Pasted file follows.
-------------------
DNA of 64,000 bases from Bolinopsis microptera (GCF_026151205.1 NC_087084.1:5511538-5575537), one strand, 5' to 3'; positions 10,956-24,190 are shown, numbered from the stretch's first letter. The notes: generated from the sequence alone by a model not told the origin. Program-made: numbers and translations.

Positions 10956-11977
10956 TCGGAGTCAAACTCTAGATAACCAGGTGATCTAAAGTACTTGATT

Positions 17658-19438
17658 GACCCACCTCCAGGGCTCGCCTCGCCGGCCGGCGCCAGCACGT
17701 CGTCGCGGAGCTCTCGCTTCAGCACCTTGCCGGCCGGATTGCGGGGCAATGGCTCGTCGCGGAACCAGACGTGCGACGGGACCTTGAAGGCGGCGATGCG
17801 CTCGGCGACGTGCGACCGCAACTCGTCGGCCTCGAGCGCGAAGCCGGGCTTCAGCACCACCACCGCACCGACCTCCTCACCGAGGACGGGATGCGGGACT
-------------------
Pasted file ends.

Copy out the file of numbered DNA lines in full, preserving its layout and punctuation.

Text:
DNA of 64,000 bases from Bolinopsis microptera (GCF_026151205.1 NC_087084.1:5511538-5575537), one strand, 5' to 3'; positions 10,956-24,190 are shown, numbered from the stretch's first letter. The notes: generated from the sequence alone by a model not told the origin. Program-made: numbers and translations.

Positions 10956-11977
10956 TCGGAGTCAAACTCTAGATAACCAGGTGATCTAAAGTACTTGATT

Positions 17658-19438
17658 GACCCACCTCCAGGGCTCGCCTCGCCGGCCGGCGCCAGCACGT
17701 CGTCGCGGAGCTCTCGCTTCAGCACCTTGCCGGCCGGATTGCGGGGCAATGGCTCGTCGCGGAACCAGACGTGCGACGGGACCTTGAAGGCGGCGATGCG
17801 CTCGGCGACGTGCGACCGCAACTCGTCGGCCTCGAGCGCGAAGCCGGGCTTCAGCACCACCACCGCACCGACCTCCTCACCGAGGACGGGATGCGGGACT